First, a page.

I am going to Seattle in about 3 weeks to do some tunnel time to work on tracking etc. But I really would worry if the added cost would have be a part of my IAD.

Just my 2 cents.

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I shouldn't have used the term "tracking." My bad. I want to work more on being positive of my body position (arch/de-arch) for better up/down control. And leg/arm position for better movement forward/backwards. All in all, just to be more aware of where my body is going in relationship to my body position.

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tunnel time will be the most valuable prior to 15 sec delays.
If a student is going to have a problem that the tunnel can help, this is usually where it starts.
5 sec delays don't give them enough time/speed to really get into trouble.
tunnel time prior to the class will have no significant value until they reach terminal, nothing wrong with that, but most s/l 1st jump students never get to freefall.
This is the paradox of skydiving. We do something very dangerous, expose ourselves to a totally unnecesary risk, and then spend our time trying to make it safer.

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Don't do it to rush your training along. Do it because it's fun! You didn't need those large briefcases full of cash anyway! Otherwise you wouldn't have taken up skydiving! Heh heh heh.

Thing I like about my tunnel time is I can see a pretty reasonable progression in my ability from the videos. Almost none of my skydives are on video, but every minute of my tunnel time is! If I go back and watch them, it's very easy to see that I'm improving. That feedback was very useful to keep me motivated as a student. It's also nice to see how far I've come.

I did my first session between AFF 2 and 3 and credit it with being able to hold a heading. AFF 3 is where they potentially will let you go for the first time. If I had a do-over I'd probably want to do half an hour in the tunnel prior to my first skydive. Going into the program knowing how to fly my body probably would have been helpful to me, personally.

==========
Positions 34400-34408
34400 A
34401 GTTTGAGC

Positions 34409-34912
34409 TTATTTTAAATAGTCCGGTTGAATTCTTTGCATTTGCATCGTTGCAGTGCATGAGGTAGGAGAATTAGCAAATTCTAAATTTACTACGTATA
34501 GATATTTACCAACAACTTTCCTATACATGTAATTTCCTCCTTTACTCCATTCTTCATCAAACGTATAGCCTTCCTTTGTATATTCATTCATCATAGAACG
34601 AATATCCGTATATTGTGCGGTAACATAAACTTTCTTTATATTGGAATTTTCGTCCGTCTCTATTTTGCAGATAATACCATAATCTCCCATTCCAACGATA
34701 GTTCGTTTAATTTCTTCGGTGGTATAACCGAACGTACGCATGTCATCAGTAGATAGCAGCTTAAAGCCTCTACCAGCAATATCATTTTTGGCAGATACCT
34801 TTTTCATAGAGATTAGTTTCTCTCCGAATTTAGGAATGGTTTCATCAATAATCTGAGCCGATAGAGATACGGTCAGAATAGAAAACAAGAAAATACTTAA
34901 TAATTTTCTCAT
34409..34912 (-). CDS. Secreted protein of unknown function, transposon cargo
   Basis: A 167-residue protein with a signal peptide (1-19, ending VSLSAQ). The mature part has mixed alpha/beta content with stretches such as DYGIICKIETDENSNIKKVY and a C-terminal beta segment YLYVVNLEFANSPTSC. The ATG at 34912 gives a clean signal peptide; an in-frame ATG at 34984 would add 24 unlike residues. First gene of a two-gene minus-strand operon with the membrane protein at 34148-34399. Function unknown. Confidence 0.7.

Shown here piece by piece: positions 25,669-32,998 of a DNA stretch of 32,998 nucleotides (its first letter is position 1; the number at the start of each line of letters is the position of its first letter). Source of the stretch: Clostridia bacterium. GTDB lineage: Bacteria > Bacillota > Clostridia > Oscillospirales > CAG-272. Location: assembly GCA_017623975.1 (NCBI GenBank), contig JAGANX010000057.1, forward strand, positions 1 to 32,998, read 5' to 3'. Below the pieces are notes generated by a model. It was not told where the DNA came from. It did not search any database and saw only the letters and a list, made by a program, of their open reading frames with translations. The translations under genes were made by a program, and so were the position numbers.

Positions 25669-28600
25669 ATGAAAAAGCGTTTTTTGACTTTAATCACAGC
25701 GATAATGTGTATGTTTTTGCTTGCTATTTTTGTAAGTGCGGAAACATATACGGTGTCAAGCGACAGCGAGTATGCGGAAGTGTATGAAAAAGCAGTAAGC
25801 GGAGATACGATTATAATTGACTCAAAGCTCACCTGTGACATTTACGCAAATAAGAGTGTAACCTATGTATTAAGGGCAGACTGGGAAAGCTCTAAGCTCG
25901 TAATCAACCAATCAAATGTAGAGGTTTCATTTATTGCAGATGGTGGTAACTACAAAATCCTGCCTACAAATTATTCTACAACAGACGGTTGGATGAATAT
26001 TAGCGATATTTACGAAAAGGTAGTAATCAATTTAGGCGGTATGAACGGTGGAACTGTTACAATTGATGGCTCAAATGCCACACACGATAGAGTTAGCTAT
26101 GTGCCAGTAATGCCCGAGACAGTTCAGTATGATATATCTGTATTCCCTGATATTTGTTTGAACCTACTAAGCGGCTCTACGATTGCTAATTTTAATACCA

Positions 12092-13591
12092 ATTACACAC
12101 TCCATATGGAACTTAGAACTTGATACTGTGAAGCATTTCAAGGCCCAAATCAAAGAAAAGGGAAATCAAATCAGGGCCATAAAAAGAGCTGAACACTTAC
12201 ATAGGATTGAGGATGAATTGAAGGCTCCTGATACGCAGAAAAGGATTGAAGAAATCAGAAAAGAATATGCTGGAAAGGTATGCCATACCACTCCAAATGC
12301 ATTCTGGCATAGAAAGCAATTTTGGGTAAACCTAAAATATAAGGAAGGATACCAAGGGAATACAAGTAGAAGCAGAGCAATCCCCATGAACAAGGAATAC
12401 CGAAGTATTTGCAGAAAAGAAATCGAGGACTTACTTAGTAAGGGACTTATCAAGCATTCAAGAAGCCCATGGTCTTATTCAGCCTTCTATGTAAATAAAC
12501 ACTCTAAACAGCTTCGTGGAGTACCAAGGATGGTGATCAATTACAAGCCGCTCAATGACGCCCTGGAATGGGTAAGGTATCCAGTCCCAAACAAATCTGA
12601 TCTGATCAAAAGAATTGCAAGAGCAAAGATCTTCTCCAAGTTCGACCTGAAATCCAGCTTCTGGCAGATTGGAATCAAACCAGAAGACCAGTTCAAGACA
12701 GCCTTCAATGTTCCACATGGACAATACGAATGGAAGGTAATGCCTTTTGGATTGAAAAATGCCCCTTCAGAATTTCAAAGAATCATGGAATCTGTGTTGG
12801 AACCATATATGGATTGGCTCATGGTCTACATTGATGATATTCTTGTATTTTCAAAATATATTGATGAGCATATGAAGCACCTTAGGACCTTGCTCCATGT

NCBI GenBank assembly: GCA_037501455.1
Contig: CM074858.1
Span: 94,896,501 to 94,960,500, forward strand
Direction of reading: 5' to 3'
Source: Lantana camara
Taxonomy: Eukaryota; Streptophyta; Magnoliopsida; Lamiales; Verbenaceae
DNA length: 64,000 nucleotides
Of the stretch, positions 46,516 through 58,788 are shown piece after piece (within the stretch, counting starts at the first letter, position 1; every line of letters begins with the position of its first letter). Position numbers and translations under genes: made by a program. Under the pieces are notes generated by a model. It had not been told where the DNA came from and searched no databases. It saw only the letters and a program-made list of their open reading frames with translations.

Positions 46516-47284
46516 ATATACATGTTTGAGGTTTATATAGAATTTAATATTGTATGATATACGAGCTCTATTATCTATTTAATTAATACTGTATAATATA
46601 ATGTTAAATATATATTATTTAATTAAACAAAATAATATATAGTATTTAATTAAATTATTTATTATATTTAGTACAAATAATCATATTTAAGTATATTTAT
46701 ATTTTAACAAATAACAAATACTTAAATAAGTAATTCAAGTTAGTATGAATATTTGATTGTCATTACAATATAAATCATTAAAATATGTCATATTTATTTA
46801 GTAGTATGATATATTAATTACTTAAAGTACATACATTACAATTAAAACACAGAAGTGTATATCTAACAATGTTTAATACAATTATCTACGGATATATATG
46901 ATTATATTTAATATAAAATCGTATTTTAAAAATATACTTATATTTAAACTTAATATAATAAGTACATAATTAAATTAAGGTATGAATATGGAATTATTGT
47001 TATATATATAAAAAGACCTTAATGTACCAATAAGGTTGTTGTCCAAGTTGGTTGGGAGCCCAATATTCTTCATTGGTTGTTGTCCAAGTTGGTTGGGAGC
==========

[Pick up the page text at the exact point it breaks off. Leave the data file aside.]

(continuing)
I'm trying to teach myself how to set things on fire with my mind. Hey... is it hot in here?

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I think one of the most important things for student is stable deployment and you can learn it in tunel. There are toooooo many incidents and accidents because of that.

This one is interesting, sorry you can use google translator

http://www.transport.gov.pl/files/0/30651/20131651U.pdf

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The hard part is that a gradual progression is designed to have the student prove they can do one task before allowing them to move on.

I had an AFF student show up with an hour of tunnel time. His first jump was Cat A. Second jump was Cat D - 90, 180, and 360 turns in a single jump. His third jump was barrel rolls, back- and front flips.

He got the chance to prove his skills because an AFF jump gives you time to do that.

I think you can only responsibly advance a static line student a little at a time. After a successful practice throw, you can give him a real throw; but would you feel good about giving him a 10 sec delay so he can show you some turns?

I could imagine a jump where the student exits, does two practice touches and deploys on the third.

15 mins in the tunnel can teach a student all they need to know about A-license skills. That can be done at any point and will be beneficial.

The hard part is integrating it into a program deliberately designed to be "gradual"

Jonathan

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jonathan.newman

The hard part is that a gradual progression is designed to have the student prove they can do one task before allowing them to move on.

I had an AFF student show up with an hour of tunnel time. His first jump was Cat A. Second jump was Cat D - 90, 180, and 360 turns in a single jump. His third jump was barrel rolls, back- and front flips.

He got the chance to prove his skills because an AFF jump gives you time to do that.

I think you can only responsibly advance a static line student a little at a time. After a successful practice throw, you can give him a real throw; but would you feel good about giving him a 10 sec delay so he can show you some turns?

I could imagine a jump where the student exits, does two practice touches and deploys on the third.

15 mins in the tunnel can teach a student all they need to know about A-license skills. That can be done at any point and will be beneficial.